Cabbage Rolls and Trifle?

Despite the best of intentions to slow down and enjoy the season, the reality has been a rather frantic pace. It makes me especially grateful for the good number of nurturers on our team who do a fabulous job of making sure the human component that drives our work stays front and centre. This priority translates to such activities as meetings that begin with quick, personal introductory exercises. On a team conference call this week, the staff person assigned to facilitate started off by asking each of us to share our favourite Christmas tradition.

People were quick to chime in.  For some it was about a special food, for others it was an activity like skating with the family on Christmas Eve. As for me, what should have been a fun activity instead evoked an overwhelming sense of sadness. For the second year in a row, my husband and I won’t be home for Christmas. As a result, our beloved traditions, like Christmas Day brunch with our kids and my husband’s famous French toast and pancakes, won’t be possible. Instead we’re learning to focus on creating new traditions that involve my husband and I as well as our new and many good friends. 
In addition to making me understand how a song like Blue Christmas got written, the exercise also got me thinking about family and traditions and why they’re so important. 

It seems to me that traditions should be thought of as the glue that strengthens families and helps them stick together. There’s something about your own family traditions that facilitates special intimacy, unique interactions, and conversations that might not otherwise take place. 

It is during our celebrations and special activities that we are able to talk about the current happenings in our lives, the feelings associated with them, and to exchange meaningful dialogue. Research suggests that families gain greater feelings of closeness, belonging, and connection between generations as family traditions are implemented and passed on. When we have specific customs, rituals, or time together as a family, the family unit grows stronger. 

Children especially benefit from the feelings of unity and connectedness that are manifested through tradition. Children thrive as a result of family tradition - even those that may seem basic or simplistic. For instance, even though now fully grown, our kids get a big kick out of the fact that we still buy them pajamas, socks and underwear for Christmas.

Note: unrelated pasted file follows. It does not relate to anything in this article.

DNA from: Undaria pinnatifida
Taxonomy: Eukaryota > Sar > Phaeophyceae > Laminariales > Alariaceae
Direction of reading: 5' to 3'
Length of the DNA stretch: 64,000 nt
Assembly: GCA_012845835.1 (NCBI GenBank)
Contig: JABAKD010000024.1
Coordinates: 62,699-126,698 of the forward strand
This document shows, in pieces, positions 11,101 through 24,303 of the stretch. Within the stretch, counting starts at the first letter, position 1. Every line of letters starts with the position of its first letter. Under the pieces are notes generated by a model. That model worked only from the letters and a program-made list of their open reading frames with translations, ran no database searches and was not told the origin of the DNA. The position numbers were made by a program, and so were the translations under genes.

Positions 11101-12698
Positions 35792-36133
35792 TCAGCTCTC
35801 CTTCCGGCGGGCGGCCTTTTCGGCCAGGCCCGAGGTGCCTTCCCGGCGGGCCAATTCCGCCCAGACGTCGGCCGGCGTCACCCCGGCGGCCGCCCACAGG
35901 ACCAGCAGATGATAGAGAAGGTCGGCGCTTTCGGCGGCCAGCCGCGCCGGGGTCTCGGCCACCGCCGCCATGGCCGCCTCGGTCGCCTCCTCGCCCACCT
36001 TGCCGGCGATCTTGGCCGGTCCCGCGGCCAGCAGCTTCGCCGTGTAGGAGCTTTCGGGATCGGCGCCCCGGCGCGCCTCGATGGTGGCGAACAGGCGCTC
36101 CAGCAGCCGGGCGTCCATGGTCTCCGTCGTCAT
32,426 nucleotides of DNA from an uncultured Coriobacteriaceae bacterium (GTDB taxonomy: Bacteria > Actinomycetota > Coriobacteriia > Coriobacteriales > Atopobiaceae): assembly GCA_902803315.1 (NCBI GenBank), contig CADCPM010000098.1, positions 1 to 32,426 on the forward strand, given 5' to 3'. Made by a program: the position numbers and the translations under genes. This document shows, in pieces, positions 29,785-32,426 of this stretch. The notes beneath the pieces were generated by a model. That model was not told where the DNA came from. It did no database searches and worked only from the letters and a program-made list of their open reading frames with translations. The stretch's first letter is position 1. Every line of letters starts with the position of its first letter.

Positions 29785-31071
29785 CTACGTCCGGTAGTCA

Traditions also make it easier for family members to recall experiences shared because they serve as markers. In our family, each of the kids did, and still do, receive one big gift as well as smaller more practical ones. They can pinpoint different Christmases based on the big gifts each received that year. Activities work they same way because when families make a habit of spending time doing specific activities, the memories can more readily be linked to those traditions or customs. Our kids still talk about the family times we spent skiing on New Year’s Eve day each year.
 
Every family is different and each needs to spend time revisiting existing or developing new traditions. It could involve foods specific to your family heritage – for us that always meant a Christmas Day dinner that included perogies and cabbage rolls from my Dad’s Ukrainian side in addition to my Mom’s English trifle for dessert.  However, family traditions could also involve an activity like attending church, playing charades, or walking through the neighbourhood to view the lights – an especially good idea when done between the main course and dessert.

Regardless of what they are, make the most of your existing traditions so you can recall wonderful memories or, as we’ve had to learn to do, create new ones.  For us that means one of our new traditions will be video conferencing via Skype so we will be able to see and talk with family members from across the country.  Not ideal for sure but on the plus side it will make for a calm, if not quite so bright, Christmas.
 
May your unique traditions wrap the magic and warmth of the season around you and your family!  Happy Holidays!

 

Posted on 12-20-09

Comments:


Hi Brenda, I really enjoyed your story and started salivating just thinking about the pyrogies and cabbage rolls you mentioned. I have “cabbage roll” work-bee friends visiting from Halifax for New Years eve and I am trying to convince them to help me out.

Since my partner has been away over Christmas and New Years we decided to start a new tradition this year and celebrate Ukranian Christmas when he gets home.  SO, I hope to master a few more great dishes before the event.

Take care Brenda and have much success and happiness in 2010!

•Posted by Kathyrn Badry  on  12/29/09  at  09:12 AM


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